However, it's likely that you don't want to have to keep sitting down to relieve back pain when walking.

That means that you need to learn how to keep the pressure off of the joints and nerves in your lower back while you're actually walking.

How To Relieve Back Pain When Walking

Follow these 5 Tips To Relieve Back Pain When Walking:

1. Leaning Forward Can Relieve Back Pain When Walking 

Standing too upright when walking compresses the joint in your back together an narrows the openings where the nerve roots exit you back to go into the legs.

standing too upright can cause back pain when walking

Conversely, leaning forward opens the openings where your nerves exit the spine.

As shown in the image above, leaning forward separates your facet joint and opens the intervertebral foramen where the nerves leave the spine. This helps relieve back pain when walking

2. Walking Faster

When you walk faster with purpose, it encourages you to lean forward slightly.

3. Take Shorter, Quicker Steps

When you walk faster, you don't want to do it by increasing your stride length.

If you have tight hip flexors, taking long strides can cause lumbar extension.  This in turn narrows the spaces where your nerves exit your spine.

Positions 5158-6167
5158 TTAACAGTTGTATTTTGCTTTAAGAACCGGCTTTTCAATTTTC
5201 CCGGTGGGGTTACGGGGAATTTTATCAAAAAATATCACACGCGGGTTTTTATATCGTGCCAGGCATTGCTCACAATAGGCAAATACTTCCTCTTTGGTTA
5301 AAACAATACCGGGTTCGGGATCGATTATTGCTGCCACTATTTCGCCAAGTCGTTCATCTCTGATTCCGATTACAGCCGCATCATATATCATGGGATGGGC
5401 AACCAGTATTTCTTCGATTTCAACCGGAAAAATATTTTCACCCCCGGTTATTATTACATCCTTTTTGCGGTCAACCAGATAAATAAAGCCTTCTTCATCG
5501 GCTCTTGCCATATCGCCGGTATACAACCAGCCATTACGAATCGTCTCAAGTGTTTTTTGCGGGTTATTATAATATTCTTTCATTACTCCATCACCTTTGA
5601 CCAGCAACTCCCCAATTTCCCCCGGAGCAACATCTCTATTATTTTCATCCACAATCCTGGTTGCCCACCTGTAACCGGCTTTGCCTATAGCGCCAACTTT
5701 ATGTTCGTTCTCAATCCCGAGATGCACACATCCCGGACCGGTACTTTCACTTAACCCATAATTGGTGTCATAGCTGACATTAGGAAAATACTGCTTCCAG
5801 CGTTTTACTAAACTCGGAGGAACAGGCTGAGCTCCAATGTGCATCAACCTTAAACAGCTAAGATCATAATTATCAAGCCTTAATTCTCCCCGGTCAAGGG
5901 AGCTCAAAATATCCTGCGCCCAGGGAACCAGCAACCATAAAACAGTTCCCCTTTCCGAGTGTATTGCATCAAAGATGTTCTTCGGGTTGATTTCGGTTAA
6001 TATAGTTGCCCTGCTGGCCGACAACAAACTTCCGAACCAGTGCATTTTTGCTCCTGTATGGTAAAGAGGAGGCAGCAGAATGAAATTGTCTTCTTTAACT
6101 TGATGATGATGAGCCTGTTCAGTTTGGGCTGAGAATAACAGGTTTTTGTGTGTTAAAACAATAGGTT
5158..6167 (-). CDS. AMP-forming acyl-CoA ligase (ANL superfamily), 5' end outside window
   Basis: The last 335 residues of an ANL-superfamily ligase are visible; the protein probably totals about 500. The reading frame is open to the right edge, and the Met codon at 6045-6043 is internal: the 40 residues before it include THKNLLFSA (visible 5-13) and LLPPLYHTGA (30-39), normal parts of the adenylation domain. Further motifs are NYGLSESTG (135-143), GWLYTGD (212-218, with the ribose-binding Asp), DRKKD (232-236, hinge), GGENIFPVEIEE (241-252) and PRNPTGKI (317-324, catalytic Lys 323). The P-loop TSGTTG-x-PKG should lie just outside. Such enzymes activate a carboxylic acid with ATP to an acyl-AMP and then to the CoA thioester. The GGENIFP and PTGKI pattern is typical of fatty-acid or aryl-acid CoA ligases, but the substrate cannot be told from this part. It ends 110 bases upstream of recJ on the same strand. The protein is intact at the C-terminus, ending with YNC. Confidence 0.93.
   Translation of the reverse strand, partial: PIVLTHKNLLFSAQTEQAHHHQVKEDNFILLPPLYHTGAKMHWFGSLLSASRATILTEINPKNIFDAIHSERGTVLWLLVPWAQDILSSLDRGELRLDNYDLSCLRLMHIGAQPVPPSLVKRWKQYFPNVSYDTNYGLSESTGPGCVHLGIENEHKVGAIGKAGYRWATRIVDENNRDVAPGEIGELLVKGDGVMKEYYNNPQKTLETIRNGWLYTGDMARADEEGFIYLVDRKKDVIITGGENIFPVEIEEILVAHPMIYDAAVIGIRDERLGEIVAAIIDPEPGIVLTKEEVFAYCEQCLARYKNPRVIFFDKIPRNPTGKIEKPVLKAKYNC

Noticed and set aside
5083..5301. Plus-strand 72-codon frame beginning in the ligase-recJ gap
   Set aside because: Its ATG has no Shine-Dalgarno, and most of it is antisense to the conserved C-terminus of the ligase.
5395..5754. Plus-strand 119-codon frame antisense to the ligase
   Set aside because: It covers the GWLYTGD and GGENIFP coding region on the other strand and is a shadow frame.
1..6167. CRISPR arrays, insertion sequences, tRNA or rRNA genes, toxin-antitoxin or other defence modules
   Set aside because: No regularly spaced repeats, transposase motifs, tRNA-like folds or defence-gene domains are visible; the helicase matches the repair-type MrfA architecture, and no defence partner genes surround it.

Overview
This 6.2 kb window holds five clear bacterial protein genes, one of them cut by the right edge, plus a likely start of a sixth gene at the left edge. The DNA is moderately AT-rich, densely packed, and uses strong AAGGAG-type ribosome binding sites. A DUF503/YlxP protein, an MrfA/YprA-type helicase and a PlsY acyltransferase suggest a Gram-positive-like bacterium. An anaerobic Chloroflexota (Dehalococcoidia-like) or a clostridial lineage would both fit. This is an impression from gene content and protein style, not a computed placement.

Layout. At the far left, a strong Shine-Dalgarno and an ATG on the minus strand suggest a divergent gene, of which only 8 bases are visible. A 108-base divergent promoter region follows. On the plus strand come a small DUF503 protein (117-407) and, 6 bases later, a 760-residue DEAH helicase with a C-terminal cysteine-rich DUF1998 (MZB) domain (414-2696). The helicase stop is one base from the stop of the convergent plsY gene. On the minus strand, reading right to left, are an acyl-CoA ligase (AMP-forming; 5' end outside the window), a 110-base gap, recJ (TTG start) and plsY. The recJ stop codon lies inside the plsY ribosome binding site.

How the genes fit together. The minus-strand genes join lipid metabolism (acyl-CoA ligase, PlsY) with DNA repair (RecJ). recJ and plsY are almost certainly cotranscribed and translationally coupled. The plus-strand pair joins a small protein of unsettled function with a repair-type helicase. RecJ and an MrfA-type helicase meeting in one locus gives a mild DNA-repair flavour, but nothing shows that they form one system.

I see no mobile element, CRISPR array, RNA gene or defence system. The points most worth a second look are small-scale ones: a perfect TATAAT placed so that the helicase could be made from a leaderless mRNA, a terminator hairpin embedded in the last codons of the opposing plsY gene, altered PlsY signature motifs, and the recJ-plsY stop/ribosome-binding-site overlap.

Instead focus on walking faster by taking shorter, quicker steps.  This will allow you to walk faster and farther without increasing lower back pain.

4. Push Off The Toes Of Your Back Foot When Walking

Pushing off the toes of your back foot help you propel forward and naturally start to lean forward.

Additionally, pushing off your toes helps you to swing your leg through to take a step. This in turn decreases how much hip flexor force you need to use as the hip flexors can compress the lower back.

5. Walk Uphill Or Increase The Incline On The Treadmill

Increased the incline on your treadmill, or walk uphill.  This will encourage you and allow you to lean forward more naturally and take the pressure of the joints in your lower back.

Can Wearing A Back Brace Relieve Back When Walking?

Yes.  Wearing a back brace can relieve back pain when walking.  There are some type of back braces that are better than others though.

Most back braces just compress around your spine without doing anything to address the degenerative discs in your back.

However, when patients ask about back braces to help them stand or walk longer, I usually recommend a lumbar decompression brace.

This brace has air columns that inflate vertically when you pump it up using the included hand pump.

As the brace inflates, it gets taller and "lifts" your spine so that it takes pressure off of the joints, discs, and nerves in your spine.

Doing the can allow you to walk longer without back pain.

Although wearing a brace can be helpful, it's kind of annoying to have to always wear a back brace in order to be able to walk.

Back braces are a good short-term solution, but in the long-term it's still a good idea to find the root cause of your back pain.

Want To Find The Root Cause Of Your Back Pain So You Can Walk Longer?

Just tap the button below to request an appointment with one of our specialist physical therapists.

As an Amazon Associate I earn from qualifying purchases. Read my full affiliate disclosure here.